If you’re on TrainerRoad, the Saris H3 is going to be your best bet — there’s really no better trainer option when it comes to accurate integration with the platform. And even if you do happen to be team Zwift, this direct driver trainer makes for a pretty compelling choice. Rated to only 59 decibels at 20mph, not only is it five times quieter than its predecessors; it’s also the quietest smart trainer Saris has ever built. It also comes with a 20lb flywheel for smooth, consistent resistance across its entire power curve. But the best part? It’s made right here in the USA from heartland cast and machined aluminum.

Purchase: $1,000

Wahoo Kickr

First introduced in 2012, Wahoo has been continuously refining its flagship smart trainer in order to bring riders the most immersive indoor experience possible. Now in its fifth iteration, the Kickr is truly one of the best trainers you can buy today. It’s incredibly accurate, with just +/- 1% of measured power variation. But that’s not all — it also comes with highly advanced resistance algorithms in order to provide for an incredibly realistic ride feel. Although the Wahoo Kickr is a competitive trainer in its own right, it’s important to think of it as part of a complete system. When paired with the KickrClimb and the KickrHeadwind, there’s really no better option.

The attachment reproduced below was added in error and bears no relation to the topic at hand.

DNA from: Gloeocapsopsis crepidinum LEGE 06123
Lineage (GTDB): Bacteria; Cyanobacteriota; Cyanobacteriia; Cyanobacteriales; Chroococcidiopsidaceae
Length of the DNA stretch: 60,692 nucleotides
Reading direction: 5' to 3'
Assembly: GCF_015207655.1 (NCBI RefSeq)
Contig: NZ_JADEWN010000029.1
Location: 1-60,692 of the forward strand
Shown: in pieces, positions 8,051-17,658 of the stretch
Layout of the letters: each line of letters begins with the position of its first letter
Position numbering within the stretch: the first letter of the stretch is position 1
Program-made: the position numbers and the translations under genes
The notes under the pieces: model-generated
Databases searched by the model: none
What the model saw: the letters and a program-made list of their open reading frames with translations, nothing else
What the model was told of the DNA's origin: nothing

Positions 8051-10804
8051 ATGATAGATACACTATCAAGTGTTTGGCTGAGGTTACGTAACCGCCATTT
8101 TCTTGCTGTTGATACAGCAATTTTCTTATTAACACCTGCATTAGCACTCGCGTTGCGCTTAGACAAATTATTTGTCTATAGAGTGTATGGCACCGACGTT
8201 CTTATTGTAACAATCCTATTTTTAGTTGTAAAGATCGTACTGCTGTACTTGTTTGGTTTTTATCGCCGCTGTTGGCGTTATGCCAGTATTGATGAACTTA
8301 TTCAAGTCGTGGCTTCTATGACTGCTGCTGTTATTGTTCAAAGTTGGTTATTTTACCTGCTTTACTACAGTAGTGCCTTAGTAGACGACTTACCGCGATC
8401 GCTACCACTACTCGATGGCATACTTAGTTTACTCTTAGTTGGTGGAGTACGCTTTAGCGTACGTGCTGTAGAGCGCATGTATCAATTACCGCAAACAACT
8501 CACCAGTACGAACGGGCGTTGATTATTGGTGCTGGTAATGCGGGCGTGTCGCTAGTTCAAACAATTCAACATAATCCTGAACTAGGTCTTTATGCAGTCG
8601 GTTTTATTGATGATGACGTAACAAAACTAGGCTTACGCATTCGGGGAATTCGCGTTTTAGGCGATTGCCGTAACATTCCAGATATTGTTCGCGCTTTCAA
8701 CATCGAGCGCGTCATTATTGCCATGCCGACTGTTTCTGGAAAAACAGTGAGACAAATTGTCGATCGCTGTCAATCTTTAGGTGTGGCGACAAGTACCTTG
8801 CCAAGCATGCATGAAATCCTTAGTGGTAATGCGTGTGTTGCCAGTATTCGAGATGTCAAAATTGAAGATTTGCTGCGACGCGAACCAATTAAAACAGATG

Purchase: $1,200

Tacx Neo

If you want the quietest and most accurate trainer on the market, this is it. All you’ll hear when you’re pedaling away is the sound of your drivetrain and a slight hum. And with the introduction of the 2T to the series, Tacx has fitted some pretty powerful upgrades. For instance, its dynamic inertia compensates for weight, speed, and angle of inclination, tailoring the ride to your bike. It also comes with an innovative road feel feature, providing different vibrations based on the road surface encounter in-app. Top it off with a capacitive detection sensor that measures the exact position of your legs for pedal stroke analysis, and you have a trainer unrivaled in its ability to enhance your training capabilities.

Purchase: $1,400

The 10 Best Indoor Spin Bikes For Your Home

Sure, indoor cycling trainers are a great addition to any cyclist’s arsenal, but they’re not always the best option if you’re splitting time on your setup with others. If you’re looking for an even more dedicated option that’s also easily shared with the rest of the family, check out our guide to the best indoor spin bikes.